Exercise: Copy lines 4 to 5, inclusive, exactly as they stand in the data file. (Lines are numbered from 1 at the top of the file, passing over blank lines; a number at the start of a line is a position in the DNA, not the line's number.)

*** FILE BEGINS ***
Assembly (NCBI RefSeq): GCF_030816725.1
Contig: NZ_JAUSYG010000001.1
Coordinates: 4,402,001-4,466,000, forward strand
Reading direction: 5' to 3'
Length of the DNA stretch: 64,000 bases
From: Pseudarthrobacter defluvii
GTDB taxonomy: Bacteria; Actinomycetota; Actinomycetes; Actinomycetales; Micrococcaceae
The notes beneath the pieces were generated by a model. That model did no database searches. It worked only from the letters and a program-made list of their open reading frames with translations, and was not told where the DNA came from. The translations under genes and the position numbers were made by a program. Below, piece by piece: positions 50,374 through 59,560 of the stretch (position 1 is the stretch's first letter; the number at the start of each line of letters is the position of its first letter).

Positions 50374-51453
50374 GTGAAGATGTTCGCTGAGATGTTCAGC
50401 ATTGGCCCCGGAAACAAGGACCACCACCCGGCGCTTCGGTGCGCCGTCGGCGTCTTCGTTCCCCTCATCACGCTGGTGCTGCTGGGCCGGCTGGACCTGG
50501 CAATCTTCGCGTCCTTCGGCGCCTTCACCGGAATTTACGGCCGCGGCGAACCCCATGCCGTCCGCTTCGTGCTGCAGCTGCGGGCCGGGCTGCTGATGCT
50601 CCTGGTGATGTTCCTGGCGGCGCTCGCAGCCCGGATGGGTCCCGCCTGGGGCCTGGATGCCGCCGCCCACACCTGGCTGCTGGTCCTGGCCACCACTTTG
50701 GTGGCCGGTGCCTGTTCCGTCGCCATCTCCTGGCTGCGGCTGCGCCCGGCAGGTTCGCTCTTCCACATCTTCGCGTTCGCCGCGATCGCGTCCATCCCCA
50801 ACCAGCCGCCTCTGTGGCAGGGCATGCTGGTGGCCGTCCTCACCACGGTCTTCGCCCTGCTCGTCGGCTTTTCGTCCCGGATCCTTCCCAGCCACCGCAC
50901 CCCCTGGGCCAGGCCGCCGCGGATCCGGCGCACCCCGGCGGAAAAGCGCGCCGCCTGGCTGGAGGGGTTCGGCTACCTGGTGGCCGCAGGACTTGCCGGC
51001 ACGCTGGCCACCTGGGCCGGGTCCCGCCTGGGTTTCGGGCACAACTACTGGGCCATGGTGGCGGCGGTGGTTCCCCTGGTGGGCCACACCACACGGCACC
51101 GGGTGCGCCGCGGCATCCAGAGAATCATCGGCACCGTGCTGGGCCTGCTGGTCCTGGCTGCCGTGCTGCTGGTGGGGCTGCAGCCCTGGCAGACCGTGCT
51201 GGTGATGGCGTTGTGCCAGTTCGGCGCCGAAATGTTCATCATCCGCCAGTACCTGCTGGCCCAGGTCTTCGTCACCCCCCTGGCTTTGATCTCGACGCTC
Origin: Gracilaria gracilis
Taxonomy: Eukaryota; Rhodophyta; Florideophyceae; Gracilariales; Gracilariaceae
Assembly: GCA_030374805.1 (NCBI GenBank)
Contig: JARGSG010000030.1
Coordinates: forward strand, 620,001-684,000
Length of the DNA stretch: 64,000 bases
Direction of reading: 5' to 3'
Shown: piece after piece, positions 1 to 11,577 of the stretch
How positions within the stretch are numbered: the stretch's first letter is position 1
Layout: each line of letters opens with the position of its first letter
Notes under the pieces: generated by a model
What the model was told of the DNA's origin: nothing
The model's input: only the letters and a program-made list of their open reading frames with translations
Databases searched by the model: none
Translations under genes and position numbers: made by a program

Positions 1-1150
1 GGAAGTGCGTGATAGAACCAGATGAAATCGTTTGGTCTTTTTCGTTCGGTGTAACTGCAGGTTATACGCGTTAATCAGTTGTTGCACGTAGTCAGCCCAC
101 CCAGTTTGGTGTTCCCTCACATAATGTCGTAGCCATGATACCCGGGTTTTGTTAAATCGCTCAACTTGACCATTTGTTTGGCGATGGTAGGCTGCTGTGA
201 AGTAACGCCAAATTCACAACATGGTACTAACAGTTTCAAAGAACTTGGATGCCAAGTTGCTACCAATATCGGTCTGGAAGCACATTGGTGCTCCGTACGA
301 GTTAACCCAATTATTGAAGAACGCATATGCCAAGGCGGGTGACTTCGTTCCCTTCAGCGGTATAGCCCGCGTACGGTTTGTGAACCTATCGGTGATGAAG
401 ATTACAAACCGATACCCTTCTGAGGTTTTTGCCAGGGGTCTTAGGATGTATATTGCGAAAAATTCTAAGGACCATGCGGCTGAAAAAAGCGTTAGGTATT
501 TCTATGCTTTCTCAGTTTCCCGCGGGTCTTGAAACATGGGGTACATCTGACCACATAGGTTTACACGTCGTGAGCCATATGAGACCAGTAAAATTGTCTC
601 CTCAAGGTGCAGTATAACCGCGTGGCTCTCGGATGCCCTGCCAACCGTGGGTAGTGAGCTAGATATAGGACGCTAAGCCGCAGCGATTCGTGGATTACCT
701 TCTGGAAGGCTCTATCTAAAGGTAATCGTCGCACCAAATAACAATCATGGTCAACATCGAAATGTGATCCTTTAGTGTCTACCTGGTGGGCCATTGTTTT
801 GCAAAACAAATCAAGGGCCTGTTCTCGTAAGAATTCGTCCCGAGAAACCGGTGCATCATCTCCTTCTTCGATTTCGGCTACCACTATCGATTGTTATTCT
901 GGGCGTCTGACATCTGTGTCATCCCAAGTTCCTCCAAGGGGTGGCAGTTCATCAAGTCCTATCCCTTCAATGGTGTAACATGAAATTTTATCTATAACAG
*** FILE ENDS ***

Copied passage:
Reading direction: 5' to 3'
Length of the DNA stretch: 64,000 bases